Rudy, Ian, Computer Science, Susquehanna University, 1858 Weber Way box 3460, Selinsgrove, PA, 17870, email@example.com; Wilson, Matthew, Ecology, Susquehanna University, CEER Freshwater Research Institute, 514 University Ave, Selinsgrove, PA, 17870, firstname.lastname@example.org.
The measurement of turbidity serves as a key indicator of water quality and purity, crucial for informing decisions related to industrial, ecological, and public health applications. As existing processes require both additional expenses and additional steps to be taken during data collection, we seek to generate accurate estimations of turbidity, measured in Formazin Nephelometric Units (FNU), from underwater images. Such a process could give new insight to existing datasets, such as the turbidity levels different plants or animals will tolerate, or provide a cheaper alternative to measuring turbidity when high accuracy is not necessary. This will be achieved through the use of machine vision to create an image classification or regression model trained on image data and their corresponding turbidity values recorded from a turbidimeter using nephelometry measures. Data will be collected in the lab in flowing and standing water mesocosms. Varying amounts of sediment ranging from 0-55 FNU will be used, along with substances that produce visual differences, such as ink, without affecting turbidity. Data will also be collected in the field with different conditions, such as lighting, water depth, substrate, and ambient turbidity. Two categories of image will be collected, one with a Secchi disk in the image, and one without. Early testing has shown promise that the images with Secchi disks can create an accurate model, and this is likely to improve with increased model training. As of now, no testing has been conducted with images not including Secchi disks, but we plan to test the versatility and accuracy of a model trained on native substrate images. Such a process could provide a cost-effective way to measure turbidity without the acquisition of new equipment, and could ideally be applied retroactively to existing data, saving the time required to collect new data.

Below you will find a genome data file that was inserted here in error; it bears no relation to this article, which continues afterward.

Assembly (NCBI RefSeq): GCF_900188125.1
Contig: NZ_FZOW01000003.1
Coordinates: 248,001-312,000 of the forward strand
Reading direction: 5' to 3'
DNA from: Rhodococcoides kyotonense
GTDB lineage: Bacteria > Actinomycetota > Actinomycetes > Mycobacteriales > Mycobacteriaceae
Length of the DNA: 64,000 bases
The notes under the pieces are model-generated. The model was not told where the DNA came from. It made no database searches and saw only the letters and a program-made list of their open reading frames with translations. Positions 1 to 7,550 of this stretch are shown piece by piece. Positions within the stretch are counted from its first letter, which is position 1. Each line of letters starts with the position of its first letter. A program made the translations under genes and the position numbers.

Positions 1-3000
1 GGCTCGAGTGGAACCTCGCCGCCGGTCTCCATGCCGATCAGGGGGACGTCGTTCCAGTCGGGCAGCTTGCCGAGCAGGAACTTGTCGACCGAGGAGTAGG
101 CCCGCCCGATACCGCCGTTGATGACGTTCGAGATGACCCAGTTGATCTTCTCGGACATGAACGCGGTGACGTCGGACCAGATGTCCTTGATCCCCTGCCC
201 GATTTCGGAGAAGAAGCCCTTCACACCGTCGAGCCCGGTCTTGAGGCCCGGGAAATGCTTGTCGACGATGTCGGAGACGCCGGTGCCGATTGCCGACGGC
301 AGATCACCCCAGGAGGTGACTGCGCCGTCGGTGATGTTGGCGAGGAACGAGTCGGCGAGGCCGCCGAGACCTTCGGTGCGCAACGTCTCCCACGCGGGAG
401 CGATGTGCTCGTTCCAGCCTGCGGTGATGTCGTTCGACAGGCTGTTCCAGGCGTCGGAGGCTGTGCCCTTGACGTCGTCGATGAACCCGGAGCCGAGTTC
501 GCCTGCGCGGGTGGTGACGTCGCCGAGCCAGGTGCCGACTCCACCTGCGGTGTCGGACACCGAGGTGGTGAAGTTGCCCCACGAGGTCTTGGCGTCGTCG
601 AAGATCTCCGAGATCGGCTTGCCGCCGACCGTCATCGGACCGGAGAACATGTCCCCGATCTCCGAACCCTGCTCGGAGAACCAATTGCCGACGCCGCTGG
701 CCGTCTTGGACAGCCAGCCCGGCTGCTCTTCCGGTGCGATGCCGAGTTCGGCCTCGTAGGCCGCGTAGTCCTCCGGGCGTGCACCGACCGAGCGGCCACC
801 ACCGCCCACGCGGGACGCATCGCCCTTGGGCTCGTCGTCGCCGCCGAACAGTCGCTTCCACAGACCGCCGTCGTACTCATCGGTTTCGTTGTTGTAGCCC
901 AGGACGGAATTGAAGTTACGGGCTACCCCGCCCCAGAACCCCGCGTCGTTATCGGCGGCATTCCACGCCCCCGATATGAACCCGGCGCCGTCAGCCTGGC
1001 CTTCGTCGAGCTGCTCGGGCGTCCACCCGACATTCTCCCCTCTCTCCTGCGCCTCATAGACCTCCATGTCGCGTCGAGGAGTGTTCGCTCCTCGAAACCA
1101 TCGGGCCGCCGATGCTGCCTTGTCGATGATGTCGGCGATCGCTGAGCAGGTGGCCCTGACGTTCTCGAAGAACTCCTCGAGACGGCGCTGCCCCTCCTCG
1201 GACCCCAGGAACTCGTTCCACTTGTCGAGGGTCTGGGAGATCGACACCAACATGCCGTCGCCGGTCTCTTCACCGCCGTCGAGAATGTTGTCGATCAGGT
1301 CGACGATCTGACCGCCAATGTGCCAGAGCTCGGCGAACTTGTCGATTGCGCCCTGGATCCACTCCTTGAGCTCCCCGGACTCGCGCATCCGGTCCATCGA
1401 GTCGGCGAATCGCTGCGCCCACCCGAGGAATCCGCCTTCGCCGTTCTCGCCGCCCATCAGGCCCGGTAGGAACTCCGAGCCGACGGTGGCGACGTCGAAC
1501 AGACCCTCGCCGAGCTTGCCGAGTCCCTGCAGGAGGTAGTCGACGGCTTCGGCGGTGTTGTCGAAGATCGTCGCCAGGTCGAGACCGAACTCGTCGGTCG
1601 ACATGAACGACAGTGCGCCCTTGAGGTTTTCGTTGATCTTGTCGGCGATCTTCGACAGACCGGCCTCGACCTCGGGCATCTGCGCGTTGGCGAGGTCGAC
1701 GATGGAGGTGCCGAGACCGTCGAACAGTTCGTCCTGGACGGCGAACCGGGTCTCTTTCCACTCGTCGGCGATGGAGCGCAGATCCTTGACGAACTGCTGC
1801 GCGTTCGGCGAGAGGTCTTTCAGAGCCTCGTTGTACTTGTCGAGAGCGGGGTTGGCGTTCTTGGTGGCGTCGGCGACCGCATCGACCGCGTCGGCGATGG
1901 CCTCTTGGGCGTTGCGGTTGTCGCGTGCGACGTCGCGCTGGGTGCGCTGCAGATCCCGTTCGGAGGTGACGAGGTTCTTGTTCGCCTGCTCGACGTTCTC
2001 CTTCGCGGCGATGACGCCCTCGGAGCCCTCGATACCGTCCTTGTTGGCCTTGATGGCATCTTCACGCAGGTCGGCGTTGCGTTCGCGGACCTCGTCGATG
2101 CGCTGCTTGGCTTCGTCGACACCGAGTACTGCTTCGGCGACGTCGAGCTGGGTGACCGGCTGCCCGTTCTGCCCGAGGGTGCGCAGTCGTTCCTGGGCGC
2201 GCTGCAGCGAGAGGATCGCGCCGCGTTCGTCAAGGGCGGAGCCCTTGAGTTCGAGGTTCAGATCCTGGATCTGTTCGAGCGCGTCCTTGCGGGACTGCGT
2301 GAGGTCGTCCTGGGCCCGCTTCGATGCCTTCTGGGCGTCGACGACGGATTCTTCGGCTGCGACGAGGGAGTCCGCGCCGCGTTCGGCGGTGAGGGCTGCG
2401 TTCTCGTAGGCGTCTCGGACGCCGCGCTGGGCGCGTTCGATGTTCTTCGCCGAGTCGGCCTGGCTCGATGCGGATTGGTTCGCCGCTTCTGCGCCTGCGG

Turbidity, Machine Vision